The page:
From Bossa Nova – a label he denied, claiming to be a samba artist –, João Gilberto evokes many hits on the record, most of them by Tom Jobim, another of his favorite authors, giving the public what one would expect from a commemorative tour, after all. “My work has always been with Brazilian music. With samba, our infinite music. That which people call Bossa Nova and that I call samba, Brazilian music – wide, rich, infinite, on which the artist can create his personal phrasing,” he told O Globo newspaper in a rare interview in 1979.
“Corcovado” and “Wave” (by Tom Jobim), “Retrato em branco e preto” (by Tom and Chico Buarque), “O pato” (Jayme Silva and Neuza Teixeira), “Chega de saudade” (Tom and Vinicius), “Desafinado”, “Samba de uma nota só” and “Caminhos cruzados” (the three by Tom and Newton Mendonça) are some of the songs from the movement that João helped found in the repertoire.
In “Chega de saudade”, the singer gives the cue for the audience to interpret the song, stopping singing, but continuing to play. Gently, little by little, the audience joins in the fun. At the end, he is nice: “I love this choir, heh, I like it (laughs). Sometimes I want to ask, but I get embarrassed,” he guarantees, to general laughter. The atmosphere is so good that the fans take the risk of shouting for songs – one of them would be answered later, when he intones “Wave”, the penultimate song of the recording (“Do you know ‘Wave’?”, provokes João). He again encourages the choir in “Eu sei que vou te amar”, and is once again answered. The album ends with the Jobim-esque “Este seu olhar”, followed by an ovation.
Long awaited by the artist’s fans, the recording shows João Gilberto at ease, as rarely seen in his performances in Brazil. Not surprisingly, for many, the shows at Sesc Vila Mariana are among the singer’s best of that period. Far away from the comings and goings of waiters, noises of glasses and cutlery, in a theater with good acoustics and quality sound equipment, he performs the songs with meticulous precision. For almost two hours, he does what he does best: reinvent Brazilian music.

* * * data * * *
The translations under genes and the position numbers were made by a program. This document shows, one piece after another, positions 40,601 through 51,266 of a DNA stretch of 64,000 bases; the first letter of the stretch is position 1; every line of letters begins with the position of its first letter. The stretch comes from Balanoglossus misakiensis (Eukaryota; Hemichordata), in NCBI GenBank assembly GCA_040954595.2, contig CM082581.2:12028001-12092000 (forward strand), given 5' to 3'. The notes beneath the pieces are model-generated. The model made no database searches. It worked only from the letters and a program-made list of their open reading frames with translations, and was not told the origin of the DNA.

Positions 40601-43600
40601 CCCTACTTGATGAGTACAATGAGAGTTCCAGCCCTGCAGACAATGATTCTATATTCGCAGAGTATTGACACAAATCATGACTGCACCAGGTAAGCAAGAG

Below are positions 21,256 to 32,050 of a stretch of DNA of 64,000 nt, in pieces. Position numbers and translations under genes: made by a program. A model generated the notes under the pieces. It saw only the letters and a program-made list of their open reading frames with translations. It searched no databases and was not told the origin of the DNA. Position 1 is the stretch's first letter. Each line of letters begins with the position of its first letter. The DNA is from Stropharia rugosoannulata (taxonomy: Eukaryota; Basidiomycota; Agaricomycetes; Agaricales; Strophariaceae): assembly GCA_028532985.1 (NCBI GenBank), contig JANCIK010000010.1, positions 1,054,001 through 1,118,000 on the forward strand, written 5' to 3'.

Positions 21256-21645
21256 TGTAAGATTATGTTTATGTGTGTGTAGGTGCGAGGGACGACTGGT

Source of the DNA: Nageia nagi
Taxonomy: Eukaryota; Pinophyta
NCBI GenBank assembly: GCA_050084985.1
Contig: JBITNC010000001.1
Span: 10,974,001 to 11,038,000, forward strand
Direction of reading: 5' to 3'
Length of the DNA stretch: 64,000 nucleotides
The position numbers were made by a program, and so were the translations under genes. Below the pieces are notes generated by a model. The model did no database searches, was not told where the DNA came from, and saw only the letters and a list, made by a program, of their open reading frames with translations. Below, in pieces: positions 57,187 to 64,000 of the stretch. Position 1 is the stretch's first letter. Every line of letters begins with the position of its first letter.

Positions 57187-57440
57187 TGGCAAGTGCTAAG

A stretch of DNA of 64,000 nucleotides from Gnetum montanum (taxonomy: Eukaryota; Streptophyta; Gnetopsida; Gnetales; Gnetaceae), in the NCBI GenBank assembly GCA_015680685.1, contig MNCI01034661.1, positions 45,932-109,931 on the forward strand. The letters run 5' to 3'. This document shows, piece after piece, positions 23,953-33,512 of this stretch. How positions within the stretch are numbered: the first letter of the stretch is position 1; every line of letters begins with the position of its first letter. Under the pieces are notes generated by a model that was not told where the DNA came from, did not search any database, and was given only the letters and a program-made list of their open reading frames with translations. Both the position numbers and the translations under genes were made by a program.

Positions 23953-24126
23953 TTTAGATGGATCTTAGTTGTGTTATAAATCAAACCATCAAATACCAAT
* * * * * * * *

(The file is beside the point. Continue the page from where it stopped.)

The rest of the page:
The album cover brings a graffiti made by the visual artist Speto, an important name in urban art, in honor of João Gilberto. The work was registered in 2020 on the gable of a building on Avenida Senador Queirós, in the Santa Ifigênia neighborhood, near the Mercado Municipal, in São Paulo – Brazil. Speto, who is a fan of the musician, says that the idea came up in 2019 after João Gilberto’s passing, which left him very moved, as well as upset because the federal government did not pay a single tribute to one of the greatest artists Brazil ever had.
Through mutual friends, he reached out to Bebel Gilberto, João’s daughter, and very kindly proposed the tribute, since the loss was recent. She loved the idea and said she was a fan of his work. With the approval, another phase began: he needed the money to carry out the project, since the cost of painting a building is high, even without any profit. For months he persisted in his efforts, until the São Paulo Culture Department was made aware of his proposal and committed to making it work.
Speto explains that he made the image using as few strokes as possible, in allusion to the minimalism of Bossa Nova and, above all, João Gilberto. The artist is sitting, floating, in Rio de Janeiro, the city where he lived. And he is muffling his guitar, as someone who has just played a song does, in allusion to the end of an act, to life coming to an end.
Kamille Viola is a journalist and music researcher. She wrote the book “África Brasil: um dia Jorge Ben voou para toda a gente ver”, by Edições Sesc.